The second problem with this technique relates to a fundamental XML issue that occurs when you use XML namespace URIs to locate schemas for validation and IntelliSense. The purpose of XML namespaces is for qualifying elements and attributes, similar to how people qualify a first name with a last name. The syntax of a namespace declaration is xmlns:prefix=”anyURI” where you can express the URI as either a Uniform Resource Locator (URL) or a Uniform Resource Name (URN). In other words, you can write a namespace URI as either or urn:www-foo-com.

What’s in a Name(space)?
It is mere coincidence that many namespace URIs look like valid URLs. In fact, if you navigate to XSLT’s namespace declaration URL (, you’ll get a schema that reads: “Someday a schema for XSL Transformations will live here.” A namespace URI is nothing more than a label, and technically, it provides no information about the location of the corresponding schema. This explains why the schema files must reside locally in VS 2003. There is no other way to locate them.

The problem remains: You need a way to associate an XML document’s namespace URIs to their schema locations. You might be aware that the XML-Schema Instance (XSI) namespace is used to define types, such as xsi:type=”integer.” One of the more powerful and lesser known uses of this namespace is its ability to associate XML schemas.

Let’s examine the name of the XML-Schema Instance namespace. In object-oriented programming, you have classes and objects that represent the static compile time and dynamic runtime parts of an application. Objects are running instances of classes. XML behaves similarly; a schema document is like a class. When you create a new XML document that uses a schema, it’s like creating an object instance of a class. This new XML document is an instance document. The name “XML-Schema Instance” implies that there is a separation of a schema and its instance. It also implies that you will use the schema within an instance document.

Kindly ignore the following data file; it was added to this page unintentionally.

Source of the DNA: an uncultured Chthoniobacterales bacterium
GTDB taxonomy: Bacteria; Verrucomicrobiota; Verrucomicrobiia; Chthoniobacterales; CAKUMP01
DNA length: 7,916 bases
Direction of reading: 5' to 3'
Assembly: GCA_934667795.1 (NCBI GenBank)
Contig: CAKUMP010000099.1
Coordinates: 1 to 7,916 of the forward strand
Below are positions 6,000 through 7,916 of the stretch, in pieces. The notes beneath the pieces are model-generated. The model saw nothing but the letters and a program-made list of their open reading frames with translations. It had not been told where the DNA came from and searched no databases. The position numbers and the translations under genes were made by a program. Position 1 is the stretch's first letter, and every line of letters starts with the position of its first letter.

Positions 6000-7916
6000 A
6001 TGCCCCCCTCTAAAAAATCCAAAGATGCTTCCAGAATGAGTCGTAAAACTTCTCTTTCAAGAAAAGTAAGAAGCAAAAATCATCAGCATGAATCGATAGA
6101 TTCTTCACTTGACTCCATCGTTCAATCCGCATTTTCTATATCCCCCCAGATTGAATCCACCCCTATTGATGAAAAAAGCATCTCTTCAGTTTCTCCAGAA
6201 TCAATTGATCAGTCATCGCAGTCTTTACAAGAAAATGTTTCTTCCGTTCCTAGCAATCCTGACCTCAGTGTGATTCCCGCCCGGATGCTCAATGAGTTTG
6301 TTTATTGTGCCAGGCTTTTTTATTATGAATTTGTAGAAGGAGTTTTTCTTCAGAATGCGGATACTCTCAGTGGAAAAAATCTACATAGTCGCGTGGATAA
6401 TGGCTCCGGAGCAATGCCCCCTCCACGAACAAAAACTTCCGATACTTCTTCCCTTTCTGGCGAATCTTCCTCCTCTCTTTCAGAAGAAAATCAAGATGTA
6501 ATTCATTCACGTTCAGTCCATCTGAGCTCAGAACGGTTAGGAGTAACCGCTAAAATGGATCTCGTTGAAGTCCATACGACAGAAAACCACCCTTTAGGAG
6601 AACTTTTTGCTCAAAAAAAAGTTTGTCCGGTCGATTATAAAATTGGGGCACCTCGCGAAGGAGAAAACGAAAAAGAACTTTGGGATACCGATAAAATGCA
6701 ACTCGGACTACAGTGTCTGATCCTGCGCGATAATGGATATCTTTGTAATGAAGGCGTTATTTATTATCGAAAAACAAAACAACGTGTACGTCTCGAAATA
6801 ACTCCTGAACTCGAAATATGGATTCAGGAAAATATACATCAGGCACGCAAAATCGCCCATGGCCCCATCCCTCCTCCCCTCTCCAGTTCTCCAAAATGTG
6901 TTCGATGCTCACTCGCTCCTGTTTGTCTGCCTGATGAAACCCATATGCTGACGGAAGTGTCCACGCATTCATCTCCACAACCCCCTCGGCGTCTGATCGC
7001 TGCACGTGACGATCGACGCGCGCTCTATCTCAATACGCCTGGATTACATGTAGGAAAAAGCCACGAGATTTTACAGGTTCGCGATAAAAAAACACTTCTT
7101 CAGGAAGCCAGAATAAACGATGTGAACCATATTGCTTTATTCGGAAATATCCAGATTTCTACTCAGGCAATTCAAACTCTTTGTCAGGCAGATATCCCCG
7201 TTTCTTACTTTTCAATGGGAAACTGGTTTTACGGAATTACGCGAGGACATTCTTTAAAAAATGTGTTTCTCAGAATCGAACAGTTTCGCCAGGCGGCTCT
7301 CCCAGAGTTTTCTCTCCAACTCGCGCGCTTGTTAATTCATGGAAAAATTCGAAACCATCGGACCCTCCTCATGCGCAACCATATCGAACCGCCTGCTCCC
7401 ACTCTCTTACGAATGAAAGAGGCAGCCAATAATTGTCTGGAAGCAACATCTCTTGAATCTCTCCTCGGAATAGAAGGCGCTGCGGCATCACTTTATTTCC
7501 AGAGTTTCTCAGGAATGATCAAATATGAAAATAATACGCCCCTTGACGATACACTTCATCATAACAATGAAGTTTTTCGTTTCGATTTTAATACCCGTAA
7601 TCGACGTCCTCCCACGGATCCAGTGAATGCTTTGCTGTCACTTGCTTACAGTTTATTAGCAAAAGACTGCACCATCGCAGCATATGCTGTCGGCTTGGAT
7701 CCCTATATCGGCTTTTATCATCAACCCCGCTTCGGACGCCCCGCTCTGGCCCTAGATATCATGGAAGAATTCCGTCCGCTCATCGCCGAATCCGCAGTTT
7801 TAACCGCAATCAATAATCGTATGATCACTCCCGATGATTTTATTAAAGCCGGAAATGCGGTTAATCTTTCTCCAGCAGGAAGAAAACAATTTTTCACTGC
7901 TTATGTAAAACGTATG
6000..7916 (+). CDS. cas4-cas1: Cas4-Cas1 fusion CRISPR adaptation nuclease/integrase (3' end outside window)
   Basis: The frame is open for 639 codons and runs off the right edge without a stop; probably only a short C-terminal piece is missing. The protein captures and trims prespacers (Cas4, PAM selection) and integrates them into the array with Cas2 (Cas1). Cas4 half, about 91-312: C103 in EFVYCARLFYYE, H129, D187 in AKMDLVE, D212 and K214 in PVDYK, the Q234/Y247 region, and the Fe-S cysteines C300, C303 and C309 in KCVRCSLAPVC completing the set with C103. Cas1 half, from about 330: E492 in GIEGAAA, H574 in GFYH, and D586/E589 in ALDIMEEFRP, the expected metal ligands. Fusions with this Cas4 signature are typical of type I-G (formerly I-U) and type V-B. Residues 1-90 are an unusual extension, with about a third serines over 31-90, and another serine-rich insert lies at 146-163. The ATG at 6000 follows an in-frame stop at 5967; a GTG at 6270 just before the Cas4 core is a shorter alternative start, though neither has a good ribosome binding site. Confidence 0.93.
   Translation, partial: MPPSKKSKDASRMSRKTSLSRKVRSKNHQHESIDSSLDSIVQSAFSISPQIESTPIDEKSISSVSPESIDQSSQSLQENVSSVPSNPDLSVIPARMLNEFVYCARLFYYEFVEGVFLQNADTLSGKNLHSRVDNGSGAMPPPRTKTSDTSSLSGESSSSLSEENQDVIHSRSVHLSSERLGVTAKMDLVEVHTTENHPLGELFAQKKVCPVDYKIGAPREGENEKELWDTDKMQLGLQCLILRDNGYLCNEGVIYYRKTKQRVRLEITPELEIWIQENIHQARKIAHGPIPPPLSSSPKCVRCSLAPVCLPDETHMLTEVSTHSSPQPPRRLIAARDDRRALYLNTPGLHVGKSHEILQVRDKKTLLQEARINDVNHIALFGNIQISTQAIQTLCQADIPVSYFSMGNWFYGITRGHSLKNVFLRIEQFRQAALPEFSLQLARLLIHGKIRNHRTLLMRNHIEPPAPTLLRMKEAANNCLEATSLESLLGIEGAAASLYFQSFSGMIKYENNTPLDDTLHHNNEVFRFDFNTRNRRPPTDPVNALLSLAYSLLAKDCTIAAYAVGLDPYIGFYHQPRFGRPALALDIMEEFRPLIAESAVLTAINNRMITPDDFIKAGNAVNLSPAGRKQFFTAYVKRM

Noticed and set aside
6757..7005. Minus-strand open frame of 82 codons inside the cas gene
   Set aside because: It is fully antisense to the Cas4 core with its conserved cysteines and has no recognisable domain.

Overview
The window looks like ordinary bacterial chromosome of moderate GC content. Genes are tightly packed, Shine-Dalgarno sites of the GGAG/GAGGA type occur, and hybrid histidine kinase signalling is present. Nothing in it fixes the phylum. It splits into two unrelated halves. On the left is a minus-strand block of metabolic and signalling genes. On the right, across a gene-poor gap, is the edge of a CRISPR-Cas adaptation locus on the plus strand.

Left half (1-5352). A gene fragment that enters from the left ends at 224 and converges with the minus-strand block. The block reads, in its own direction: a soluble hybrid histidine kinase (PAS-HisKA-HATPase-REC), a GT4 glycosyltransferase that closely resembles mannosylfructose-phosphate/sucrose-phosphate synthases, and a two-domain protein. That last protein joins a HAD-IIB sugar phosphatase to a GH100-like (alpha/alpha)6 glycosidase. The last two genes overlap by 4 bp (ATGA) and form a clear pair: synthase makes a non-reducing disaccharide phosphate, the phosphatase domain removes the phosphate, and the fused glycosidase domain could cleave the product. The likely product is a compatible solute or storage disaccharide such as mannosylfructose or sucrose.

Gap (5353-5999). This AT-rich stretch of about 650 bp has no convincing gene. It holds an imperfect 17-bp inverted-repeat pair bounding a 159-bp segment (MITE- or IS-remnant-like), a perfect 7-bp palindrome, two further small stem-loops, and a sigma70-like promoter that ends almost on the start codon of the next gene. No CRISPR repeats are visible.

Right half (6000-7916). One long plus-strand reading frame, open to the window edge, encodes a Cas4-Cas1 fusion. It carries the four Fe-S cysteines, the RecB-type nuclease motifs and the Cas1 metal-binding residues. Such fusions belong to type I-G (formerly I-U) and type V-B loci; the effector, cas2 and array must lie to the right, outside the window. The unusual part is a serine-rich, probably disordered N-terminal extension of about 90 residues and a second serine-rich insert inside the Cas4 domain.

Conversely, namespace declarations can be used in both schema documents and instance documents. Namespace declarations provide uniquely named labels, but the XSI namespace provides the ability to associate an instance document with its schema(s) and to reference the schema’s types (see Table 1).

The XSI namespace has two attributes for associating schemas: xsi:noNamespaceSchemaLocation and xsi:schemaLocation. You can use xsi:noNamespaceSchemaLocation to reference your schema if the schema does not define a target namespace:

<foo xmlns:xsi="?"

June 25, 2008 at 2:41 pm Leave a comment

sharepoint 2003 info

With SharePoint Portal Server, you are able to utilize your existing information effectively, and to capture information in new ways that make sense for your business. You can rapidly deploy an out-of-the-box portal site and easily use Web-Parts technology to customize a Web-based view of your organization.

You have the ability to quickly deploy an out-of-the-box portal solution that facilitates finding, creating, and sharing all of your mission-critical data from a browser-based interface. The portal features search technology developed by Microsoft Research that enables you to search file shares, Web servers, Microsoft Exchange Server public folders, Lotus Notes, and Windows SharePoint Services sites out of the box. You can organize documents and information by topic and browse for relevant content.